I had several interesting discussion with some vendors about the future of some market segments in the IAM market. And when I look at these markets (and many other IT markets, including the emerging cloud market) one thing becomes obvious: Established vendors tend to act as sort of lemmings. What do I mean by that? There is an idea that appears to be successful for one vendor. Then other vendors tend to follow without really analyzing whether this is really the best approach. They frequently claim that their customers are requesting that type of solutions. But: Their customers are frequently just looking at different solutions which are available at that point and pick features which are available. Once they have the tool in production, they might ask for additional features. But customers don't tend to invite the products they might need for being successful for the next years.

This customer focus (most product management is focused on customers only, with some competitive analysis) is important - no doubt about. But there are some threats:

  • It is hard to create an USP when being sort of a follower to the market. OK - larger vendors might rely on their sales strength but that doesn't always work.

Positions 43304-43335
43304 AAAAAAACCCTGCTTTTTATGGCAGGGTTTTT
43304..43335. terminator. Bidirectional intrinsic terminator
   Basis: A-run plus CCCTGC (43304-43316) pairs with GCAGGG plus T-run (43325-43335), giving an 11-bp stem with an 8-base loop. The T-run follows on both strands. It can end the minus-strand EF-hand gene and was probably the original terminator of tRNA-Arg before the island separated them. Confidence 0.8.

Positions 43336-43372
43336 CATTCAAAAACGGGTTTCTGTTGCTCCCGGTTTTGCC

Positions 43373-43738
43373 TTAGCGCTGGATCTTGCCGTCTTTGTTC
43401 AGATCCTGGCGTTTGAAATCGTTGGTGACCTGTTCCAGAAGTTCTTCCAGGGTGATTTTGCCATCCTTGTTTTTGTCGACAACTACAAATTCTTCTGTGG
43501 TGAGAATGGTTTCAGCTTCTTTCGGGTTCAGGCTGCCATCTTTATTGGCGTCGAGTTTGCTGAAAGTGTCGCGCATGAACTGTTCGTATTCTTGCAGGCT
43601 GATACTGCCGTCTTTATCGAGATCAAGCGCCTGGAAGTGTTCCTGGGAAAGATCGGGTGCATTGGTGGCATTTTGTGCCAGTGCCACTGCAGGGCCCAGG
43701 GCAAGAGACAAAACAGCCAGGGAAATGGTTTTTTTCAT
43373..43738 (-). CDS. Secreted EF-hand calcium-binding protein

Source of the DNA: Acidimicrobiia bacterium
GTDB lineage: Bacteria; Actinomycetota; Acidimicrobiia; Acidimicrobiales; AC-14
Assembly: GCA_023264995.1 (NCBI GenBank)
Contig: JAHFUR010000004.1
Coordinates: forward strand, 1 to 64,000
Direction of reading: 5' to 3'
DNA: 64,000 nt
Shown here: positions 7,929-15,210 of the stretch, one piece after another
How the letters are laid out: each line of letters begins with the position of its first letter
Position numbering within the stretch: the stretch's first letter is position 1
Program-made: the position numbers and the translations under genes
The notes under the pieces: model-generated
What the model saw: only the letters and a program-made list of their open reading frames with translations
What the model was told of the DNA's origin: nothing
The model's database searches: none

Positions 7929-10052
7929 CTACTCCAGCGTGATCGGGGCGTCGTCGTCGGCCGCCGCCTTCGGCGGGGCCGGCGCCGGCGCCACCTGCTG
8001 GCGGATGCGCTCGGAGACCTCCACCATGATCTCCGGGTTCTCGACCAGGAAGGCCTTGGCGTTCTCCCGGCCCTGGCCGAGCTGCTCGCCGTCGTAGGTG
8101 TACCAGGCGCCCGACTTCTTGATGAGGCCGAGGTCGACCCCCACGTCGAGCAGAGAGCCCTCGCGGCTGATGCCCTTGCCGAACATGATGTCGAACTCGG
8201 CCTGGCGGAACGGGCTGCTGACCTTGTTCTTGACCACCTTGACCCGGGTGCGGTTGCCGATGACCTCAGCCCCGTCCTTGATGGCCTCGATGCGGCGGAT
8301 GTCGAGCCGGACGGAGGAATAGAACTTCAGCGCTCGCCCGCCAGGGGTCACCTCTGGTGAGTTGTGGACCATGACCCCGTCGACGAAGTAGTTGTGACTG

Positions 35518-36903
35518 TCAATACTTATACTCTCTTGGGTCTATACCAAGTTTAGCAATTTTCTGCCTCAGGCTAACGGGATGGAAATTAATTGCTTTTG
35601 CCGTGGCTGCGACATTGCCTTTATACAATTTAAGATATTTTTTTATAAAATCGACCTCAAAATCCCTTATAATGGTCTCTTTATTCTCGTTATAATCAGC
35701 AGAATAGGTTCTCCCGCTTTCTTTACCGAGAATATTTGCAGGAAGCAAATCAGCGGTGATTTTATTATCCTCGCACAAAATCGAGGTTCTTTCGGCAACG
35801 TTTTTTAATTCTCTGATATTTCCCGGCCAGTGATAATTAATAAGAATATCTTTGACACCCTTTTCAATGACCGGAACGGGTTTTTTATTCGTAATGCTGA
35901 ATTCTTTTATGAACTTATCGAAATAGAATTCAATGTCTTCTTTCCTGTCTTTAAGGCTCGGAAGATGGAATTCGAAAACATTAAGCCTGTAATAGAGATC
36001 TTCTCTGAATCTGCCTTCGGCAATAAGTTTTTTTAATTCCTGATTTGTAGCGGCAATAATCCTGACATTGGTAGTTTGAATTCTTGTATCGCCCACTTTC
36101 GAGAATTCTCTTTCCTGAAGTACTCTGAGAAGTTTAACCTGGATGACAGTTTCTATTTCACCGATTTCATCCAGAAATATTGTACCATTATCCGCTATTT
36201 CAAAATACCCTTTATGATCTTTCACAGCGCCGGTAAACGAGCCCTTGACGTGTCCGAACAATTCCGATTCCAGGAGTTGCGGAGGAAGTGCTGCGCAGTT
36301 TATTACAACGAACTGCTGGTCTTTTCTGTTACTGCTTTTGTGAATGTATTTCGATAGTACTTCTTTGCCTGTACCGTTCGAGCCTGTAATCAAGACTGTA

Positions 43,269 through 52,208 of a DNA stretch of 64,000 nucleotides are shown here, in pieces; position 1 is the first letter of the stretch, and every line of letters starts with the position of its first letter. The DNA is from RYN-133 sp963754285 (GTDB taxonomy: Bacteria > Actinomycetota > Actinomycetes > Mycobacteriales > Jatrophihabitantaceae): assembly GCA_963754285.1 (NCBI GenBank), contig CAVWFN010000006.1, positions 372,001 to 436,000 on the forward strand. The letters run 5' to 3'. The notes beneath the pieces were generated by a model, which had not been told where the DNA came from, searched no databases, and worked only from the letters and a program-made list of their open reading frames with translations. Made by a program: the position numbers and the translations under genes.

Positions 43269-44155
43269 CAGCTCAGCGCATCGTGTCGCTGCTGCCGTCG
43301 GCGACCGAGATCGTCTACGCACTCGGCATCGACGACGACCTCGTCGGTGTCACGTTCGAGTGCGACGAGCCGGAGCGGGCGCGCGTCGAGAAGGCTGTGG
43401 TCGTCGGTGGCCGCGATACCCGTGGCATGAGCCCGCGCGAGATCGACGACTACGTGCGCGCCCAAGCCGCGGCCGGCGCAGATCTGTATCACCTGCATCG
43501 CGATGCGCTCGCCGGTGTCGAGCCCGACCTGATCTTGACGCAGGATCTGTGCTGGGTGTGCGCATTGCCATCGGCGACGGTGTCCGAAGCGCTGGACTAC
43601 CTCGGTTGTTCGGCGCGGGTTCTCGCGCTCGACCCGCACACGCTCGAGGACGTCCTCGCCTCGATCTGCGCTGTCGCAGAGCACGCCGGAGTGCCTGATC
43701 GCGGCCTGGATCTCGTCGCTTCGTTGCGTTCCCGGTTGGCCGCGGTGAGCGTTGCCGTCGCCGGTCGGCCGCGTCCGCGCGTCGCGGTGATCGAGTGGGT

• Building products and product architectures for what is common might lead into dead rows. Changing that, either by acquisitions and their integration or re-architecting products, is expensive.
Overall I strongly recommend that vendors add the look beyond the current state and the obvious next steps. Some of the more innovative features might require significant changes to the product, thus development has to start early. Besides: Adding this view to your roadmap neither hinders you in developing mainly for the features which are requested today by customers nor is it really expensive - some few days of workshops with thought leaders and the creative guys within the vendors will probably lead to a big step forward towards this.

But until now, there are more lemmings than other species. Or, to stay within another comparison from a management book I've read years ago ("Dolphin strategies", I can't remember the author - sorry): There are more sharks than dolphins. The author divided the business people into three categories:

  • Sharks: Aggressive, trying to make their own way with elbows out.
  • Carps: Doing there job at the minimum level, nothing else.
  • Dolphins: Jumping out of the water, trying to detect new horizons (and, by the way, very willing to kill the holy cows of other people - I liked that...).
And dolphins are what is needed to detect new horizons, with some carps making things real and the sharks selling it. But lemmings seem to avoid dolphins, for some reason.